This was the worst week for mortgage rates in nearly two years with the average 30-year fixed rate climbing an eighth of a percentage point. New data shows the U.S. economy is firing on all cylinders including a new North American trade deal announced by the Trump Administration and a strong jobs report. The Federal Reserve also signaled its favorable view of the economy last week by raising short-term interest rates.
Investors are trading based on the idea that the economy is bound to remain strong and are selling off Treasury bonds in favor for a bullish stock market. Mortgage rates are closely linked to the yield on the 10-year note, as yields rise, home loan rates follow suit. Bond yields soared to multiyear highs this week, particularly after a strong jobs report released on Friday showing the unemployment rate is at a 49-year low.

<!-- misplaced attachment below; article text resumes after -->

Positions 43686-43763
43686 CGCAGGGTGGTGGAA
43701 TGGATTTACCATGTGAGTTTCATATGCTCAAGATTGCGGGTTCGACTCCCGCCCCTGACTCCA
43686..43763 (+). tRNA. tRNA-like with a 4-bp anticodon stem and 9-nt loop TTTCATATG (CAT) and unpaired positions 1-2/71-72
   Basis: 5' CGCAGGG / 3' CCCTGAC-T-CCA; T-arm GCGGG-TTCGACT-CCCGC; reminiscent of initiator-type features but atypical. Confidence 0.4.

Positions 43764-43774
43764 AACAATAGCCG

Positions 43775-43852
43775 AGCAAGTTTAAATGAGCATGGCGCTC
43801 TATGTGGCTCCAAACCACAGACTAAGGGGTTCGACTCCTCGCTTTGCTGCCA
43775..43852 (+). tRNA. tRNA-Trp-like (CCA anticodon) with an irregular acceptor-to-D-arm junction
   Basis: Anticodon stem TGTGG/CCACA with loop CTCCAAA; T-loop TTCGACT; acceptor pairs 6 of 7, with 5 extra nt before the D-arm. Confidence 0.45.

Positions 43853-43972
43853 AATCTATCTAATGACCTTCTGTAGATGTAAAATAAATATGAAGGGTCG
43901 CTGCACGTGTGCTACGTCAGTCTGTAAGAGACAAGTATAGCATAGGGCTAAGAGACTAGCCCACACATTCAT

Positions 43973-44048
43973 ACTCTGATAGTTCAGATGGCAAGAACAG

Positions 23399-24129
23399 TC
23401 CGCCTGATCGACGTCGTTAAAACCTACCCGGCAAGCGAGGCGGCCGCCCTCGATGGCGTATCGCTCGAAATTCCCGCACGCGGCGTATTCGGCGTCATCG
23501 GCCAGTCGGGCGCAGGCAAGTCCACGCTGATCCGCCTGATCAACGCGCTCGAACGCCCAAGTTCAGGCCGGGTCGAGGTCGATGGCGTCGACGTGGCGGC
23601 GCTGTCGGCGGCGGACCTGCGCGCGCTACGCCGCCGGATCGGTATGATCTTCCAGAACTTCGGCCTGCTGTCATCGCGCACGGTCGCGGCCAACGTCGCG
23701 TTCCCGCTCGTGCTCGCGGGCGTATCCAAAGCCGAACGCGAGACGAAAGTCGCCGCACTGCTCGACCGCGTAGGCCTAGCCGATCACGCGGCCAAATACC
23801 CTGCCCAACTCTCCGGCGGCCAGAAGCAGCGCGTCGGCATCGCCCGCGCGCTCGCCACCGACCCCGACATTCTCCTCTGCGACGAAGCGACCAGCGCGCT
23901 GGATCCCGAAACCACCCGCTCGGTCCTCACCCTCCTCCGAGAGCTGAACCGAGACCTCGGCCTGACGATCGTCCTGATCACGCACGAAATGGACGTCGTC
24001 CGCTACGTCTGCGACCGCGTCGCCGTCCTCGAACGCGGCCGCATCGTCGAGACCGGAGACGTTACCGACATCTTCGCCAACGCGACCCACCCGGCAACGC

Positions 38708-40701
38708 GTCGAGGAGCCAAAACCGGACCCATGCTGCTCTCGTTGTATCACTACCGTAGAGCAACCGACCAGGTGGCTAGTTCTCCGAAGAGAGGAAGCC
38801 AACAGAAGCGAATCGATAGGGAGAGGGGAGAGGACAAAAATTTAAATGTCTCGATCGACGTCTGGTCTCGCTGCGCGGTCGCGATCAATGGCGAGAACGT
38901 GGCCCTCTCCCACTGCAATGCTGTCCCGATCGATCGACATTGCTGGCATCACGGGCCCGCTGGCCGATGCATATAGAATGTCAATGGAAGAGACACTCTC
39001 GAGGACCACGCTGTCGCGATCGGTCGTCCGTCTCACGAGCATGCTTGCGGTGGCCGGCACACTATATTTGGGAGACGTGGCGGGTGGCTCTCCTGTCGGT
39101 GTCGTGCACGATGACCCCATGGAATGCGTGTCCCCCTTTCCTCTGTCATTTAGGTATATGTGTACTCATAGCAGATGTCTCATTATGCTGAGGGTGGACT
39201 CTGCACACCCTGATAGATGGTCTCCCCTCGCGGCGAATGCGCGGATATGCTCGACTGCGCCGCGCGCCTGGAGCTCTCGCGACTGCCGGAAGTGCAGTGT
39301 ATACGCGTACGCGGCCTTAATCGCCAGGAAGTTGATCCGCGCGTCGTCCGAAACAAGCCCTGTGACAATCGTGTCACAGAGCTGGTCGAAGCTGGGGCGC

While compared to historical averages mortgage rates are relatively low, they are currently near a 7-year high. Conforming no-point 30-year fixed mortgage rates are averaging 4.75 percent, 15-year rates are near 4.25 percent and the 5-year ARM is averaging 4.15 percent.
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